SA waits for huge payment

2013-06-18 00:00

CAPE TOWN — The long wait has started for a Hout Bay businessman to return about R224 million, which he owes to the South African government.

A United States court last week ended a prolonged legal process by ruling that Arnold Bengis, owner of Hout Bay Fishing Industries, and his two co-accused must return this amount after they had illegally exported large quantities of crayfish from the West Coast to the U.S. between 1987 and 2001.

The court on Friday ruled that Arnold (77), and his son David (43) and their business partner Jeffrey Noll (62) must pay these amounts — the largest restitution yet awarded in terms of Lacey Act that governs imports of fish, game and plants to the U.S.

Under the Lacey Act, it is unlawful to import, export, sell, acquire, or purchase fish, wildlife or plants that are taken, possessed, transported, or sold in violation of U.S. or foreign law.

“Now it must be determined how the money will get here and which government department will get the money,” said Professor Jan Glazewski of the Marine Research Institute at the University of Cape Town. The U.S. attorneys said they have no idea how long the process could take.

The three accused had already paid almost R70 million to the South African government and still owe R224 million.

Their assets had been frozen in terms of a previous court order, but district Judge Lewis Kaplan warned in his ruling on Friday that the balance of their accounts held in the Channel Islands should not fall below the amount owed to South Africa.

“The verdict shows that those who break another country’s environmental laws by getting fish, game or plants illegally and then exporting them to the U.S., will have to compensate their victims.” said Manhattan attorney-general Preet Bharara.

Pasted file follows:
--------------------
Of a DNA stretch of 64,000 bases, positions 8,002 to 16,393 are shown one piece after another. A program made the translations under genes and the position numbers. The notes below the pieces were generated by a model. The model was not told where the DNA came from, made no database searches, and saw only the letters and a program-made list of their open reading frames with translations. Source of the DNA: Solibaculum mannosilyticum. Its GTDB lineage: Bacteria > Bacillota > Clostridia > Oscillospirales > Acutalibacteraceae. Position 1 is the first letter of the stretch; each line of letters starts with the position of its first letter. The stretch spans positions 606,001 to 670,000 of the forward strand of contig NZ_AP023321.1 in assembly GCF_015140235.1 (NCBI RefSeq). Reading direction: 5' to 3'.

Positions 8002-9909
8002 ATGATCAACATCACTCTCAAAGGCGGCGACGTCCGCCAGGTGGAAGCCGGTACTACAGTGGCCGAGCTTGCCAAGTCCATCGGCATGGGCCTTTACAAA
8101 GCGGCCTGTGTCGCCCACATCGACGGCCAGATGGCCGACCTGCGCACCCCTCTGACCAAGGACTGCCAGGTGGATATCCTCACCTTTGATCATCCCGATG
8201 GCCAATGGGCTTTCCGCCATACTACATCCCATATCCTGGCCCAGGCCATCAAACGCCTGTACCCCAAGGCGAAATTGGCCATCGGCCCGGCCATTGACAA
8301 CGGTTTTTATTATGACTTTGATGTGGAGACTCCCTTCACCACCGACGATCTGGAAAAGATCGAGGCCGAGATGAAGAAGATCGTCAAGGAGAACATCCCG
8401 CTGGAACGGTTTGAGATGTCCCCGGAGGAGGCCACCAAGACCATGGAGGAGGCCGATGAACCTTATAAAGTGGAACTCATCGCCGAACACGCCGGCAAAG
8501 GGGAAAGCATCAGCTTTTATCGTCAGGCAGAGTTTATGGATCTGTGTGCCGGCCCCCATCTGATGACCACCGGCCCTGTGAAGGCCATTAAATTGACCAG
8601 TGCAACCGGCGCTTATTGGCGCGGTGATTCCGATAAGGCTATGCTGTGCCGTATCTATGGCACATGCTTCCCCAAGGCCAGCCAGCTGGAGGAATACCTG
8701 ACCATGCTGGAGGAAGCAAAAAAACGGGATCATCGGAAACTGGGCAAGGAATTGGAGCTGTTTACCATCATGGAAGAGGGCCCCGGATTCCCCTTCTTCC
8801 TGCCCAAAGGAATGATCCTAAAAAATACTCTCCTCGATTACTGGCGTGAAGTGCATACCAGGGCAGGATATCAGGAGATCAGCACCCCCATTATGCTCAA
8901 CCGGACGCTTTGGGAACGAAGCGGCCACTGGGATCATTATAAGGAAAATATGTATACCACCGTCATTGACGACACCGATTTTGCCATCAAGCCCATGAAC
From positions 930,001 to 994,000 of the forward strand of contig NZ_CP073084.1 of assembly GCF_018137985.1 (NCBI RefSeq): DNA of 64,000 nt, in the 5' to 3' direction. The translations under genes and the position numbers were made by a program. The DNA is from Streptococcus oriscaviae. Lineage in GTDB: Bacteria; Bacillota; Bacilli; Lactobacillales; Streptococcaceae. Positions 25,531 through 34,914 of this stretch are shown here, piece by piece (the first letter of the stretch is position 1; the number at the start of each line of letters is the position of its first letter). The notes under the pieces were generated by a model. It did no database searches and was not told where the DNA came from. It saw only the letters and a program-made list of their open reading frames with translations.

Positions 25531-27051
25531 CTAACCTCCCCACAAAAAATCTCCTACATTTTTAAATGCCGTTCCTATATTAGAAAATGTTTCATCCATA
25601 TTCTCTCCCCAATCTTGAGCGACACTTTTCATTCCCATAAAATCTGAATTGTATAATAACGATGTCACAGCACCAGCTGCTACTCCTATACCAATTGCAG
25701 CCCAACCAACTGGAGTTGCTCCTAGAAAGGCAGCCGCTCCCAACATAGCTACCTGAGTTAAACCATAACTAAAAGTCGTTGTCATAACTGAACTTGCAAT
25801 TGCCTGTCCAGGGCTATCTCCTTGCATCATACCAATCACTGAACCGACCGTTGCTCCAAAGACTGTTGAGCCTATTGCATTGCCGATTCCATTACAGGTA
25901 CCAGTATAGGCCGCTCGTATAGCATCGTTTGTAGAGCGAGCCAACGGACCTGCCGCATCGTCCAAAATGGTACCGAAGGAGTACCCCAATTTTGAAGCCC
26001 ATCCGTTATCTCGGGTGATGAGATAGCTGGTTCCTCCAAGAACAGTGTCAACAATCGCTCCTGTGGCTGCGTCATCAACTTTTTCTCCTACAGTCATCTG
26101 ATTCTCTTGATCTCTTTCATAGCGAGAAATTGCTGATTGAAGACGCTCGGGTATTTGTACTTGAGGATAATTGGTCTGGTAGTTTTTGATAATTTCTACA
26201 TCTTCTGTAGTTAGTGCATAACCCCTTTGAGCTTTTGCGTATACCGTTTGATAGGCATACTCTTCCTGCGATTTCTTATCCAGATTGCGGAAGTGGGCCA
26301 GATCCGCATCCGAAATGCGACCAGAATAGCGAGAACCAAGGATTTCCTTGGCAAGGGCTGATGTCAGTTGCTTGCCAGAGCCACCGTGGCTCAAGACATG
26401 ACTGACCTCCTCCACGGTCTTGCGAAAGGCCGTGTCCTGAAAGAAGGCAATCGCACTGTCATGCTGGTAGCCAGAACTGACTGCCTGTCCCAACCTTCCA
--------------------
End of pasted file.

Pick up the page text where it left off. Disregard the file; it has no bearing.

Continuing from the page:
The three illegally exported large quantities of crayfish from South Africa to the U.S. from 1987 to 2001 by bribing local fishery inspectors and forging export permits.

They also employed at low wages previously disadvantaged South Africans at their fish-processing factory in Portland, Maine, without the necessary U.S. working permits.

Arnold and David currently live in London, and Noll in Boca Raton, Florida.

The Department of Agriculture, Forestry and Fisheries could not be reached for comment yesterday.

However, Sapa reported that Desmond Stevens, the acting head of Fisheries, said his department was overjoyed at the verdict.

2003: The three accused are charged for, among

other things, importing illegal crayfish to the United States.

April 2004: Arnold Bengis and Jeffrey Noll plead guilty on one charge of conspiring to transgress the Lacey Act and smuggling. David Bengis pleads guilty to a charge of conspiring.

July 2004: Judge Lewis Kaplan sentences Arnold Bengis to 46 months’ imprisonment, Noll to 30 months and David Bengis to a year. Arnold and Noll must pay more than $5,9 million.

2007: Judge Kaplan rejects the U.S government’s application for restitution to South Africa.

January 2011: The U.S. appeal court reverses Kaplan’s decision, and rules that South Africa had a property interest and was a victim.

August 2012: Judge Andrew Peck recommends that Judge Kaplan order that more than $54,8 million must be paid to South Africa. Kaplan adapts the amount to $29 495 800, (more than R224 million), deducting the $7 049 080 (R69 515 912) already paid to the South African government.

how the case unfolded

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